As a co-founder of a publicly traded biotechnology company, James C. Kauer, CIT '51, held highly appreciated shares in his company. He wanted to diversify his holdings, but he did not want to lose a portion of his investment to both federal and state capital gain taxes. He was delighted to accomplish his financial goals and make an "investment in education" by transferring his shares to a charitable remainder unitrust at Case Western Reserve University.
It was a chemistry set he received as a young boy that motivated Dr. Kauer to pursue a long and successful career in chemistry. He earned an undergraduate degree in chemical engineering from the Case Institute of Technology, and he earned a doctorate in chemistry from the University of Illinois.
Today, the Kennett Square, Pennsylvania, resident has scaled back his day-to-day role with Cephalon, Inc., the company that he co-founded with two colleagues in 1987 after spending 32 years with the DuPont Company.
"Cephalon was a great opportunity for us," he explains, ''as DuPont shifted away from pharmaceuticals." The associates chose "Cephalon," a Greek word for "head," because they wanted to pursue drug therapies for neurodegenerative diseases such as Alzheimer's, ALS (Amyotrophic Lateral Sclerosis or Lou Gehrig's Disease), and Parkinson's, among others.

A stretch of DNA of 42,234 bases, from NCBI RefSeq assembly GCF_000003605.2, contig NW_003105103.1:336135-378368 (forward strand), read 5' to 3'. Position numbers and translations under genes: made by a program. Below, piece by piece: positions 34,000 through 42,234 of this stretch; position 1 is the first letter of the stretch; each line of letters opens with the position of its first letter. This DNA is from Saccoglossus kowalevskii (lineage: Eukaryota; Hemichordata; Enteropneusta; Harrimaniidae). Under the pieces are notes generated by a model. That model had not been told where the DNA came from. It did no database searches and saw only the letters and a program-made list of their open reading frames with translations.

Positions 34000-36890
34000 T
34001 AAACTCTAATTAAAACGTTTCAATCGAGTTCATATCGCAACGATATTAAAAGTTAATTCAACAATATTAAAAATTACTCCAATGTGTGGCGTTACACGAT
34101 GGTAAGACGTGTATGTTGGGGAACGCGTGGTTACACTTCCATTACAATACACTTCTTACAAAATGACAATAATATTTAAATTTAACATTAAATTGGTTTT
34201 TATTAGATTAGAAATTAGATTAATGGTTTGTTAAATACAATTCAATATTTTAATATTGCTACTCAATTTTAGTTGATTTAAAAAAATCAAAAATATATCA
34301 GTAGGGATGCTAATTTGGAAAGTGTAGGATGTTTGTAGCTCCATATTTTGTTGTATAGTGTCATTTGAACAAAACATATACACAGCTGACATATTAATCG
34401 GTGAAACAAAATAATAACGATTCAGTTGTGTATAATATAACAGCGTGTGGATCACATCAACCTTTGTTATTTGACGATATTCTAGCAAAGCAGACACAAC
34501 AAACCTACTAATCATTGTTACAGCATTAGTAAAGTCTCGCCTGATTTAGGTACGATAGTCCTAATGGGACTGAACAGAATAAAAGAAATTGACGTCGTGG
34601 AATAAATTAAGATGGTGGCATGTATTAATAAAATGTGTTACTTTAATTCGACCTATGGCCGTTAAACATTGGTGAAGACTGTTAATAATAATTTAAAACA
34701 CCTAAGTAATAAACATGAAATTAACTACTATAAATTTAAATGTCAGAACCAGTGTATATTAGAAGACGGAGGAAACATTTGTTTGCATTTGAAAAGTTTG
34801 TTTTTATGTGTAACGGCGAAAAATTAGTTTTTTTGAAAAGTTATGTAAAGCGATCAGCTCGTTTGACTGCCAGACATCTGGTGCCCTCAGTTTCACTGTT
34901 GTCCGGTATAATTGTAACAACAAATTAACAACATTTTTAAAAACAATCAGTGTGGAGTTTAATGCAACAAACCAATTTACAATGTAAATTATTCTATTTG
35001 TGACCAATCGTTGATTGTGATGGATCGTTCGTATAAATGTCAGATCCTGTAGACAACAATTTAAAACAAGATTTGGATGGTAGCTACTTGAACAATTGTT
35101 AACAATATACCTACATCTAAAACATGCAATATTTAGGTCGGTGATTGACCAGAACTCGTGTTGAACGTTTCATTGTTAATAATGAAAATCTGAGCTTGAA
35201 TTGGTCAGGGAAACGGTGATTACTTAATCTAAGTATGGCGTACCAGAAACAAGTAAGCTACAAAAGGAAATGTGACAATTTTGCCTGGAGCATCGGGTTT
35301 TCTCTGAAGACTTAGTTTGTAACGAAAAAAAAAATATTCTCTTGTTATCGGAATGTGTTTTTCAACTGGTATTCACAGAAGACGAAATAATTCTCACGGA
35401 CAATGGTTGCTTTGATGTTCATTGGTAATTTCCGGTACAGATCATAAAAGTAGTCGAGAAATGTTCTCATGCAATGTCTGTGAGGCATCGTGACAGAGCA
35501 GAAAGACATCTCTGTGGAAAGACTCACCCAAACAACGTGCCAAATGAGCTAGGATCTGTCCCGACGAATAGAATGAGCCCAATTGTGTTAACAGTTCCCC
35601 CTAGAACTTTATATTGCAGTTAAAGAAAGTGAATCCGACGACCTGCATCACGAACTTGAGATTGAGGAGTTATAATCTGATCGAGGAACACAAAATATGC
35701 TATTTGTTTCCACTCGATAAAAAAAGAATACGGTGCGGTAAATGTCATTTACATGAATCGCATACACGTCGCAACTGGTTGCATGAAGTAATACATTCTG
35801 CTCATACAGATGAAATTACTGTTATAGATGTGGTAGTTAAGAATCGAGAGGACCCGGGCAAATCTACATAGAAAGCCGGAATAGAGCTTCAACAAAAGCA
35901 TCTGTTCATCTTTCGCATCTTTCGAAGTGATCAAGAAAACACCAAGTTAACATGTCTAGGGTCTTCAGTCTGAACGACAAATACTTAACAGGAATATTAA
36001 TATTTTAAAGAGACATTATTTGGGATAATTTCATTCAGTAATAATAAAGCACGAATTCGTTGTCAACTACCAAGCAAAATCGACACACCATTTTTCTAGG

Presently, Cephalon employs nearly 2,500 people in the United States and Europe. The company markets more than 20 products internationally, including three proprietary products in the United States, one of which aids those diagnosed with narcolepsy. For Dr. Kauer, doing research leading to a drug that moves from development to FDA approval and into the marketplace provides a real sense of accomplishment.
Born and raised in Cleveland, Ohio, Dr. Kauer served in the navy, then used the G.I. Bill to study at Case Institute of Technology. He honed his research skills in the lab alongside John E. Rutzler, Jr., an assistant professor of physical chemistry in the Department of Chemistry and Chemical Engineering, and was inspired to pursue his graduate education through the encouragement of instructor Aaron Nelson in organic chemistry. He met his future wife Elisabeth while taking a French class at Cleveland College. They have five children.
His charitable remainder unitrust provides Dr. and Mrs. Kauer income from a diversified portfolio of stocks and bonds managed for their benefit by the University. Over the ten years of its existence, the assets of the trust have increased in value, so the couple's income from the trust has risen as well. When the trust matures, its assets will be used to establish the James C. and Elisabeth S. Kauer Endowment Fund, with income to be used to support the Department of Chemical Engineering.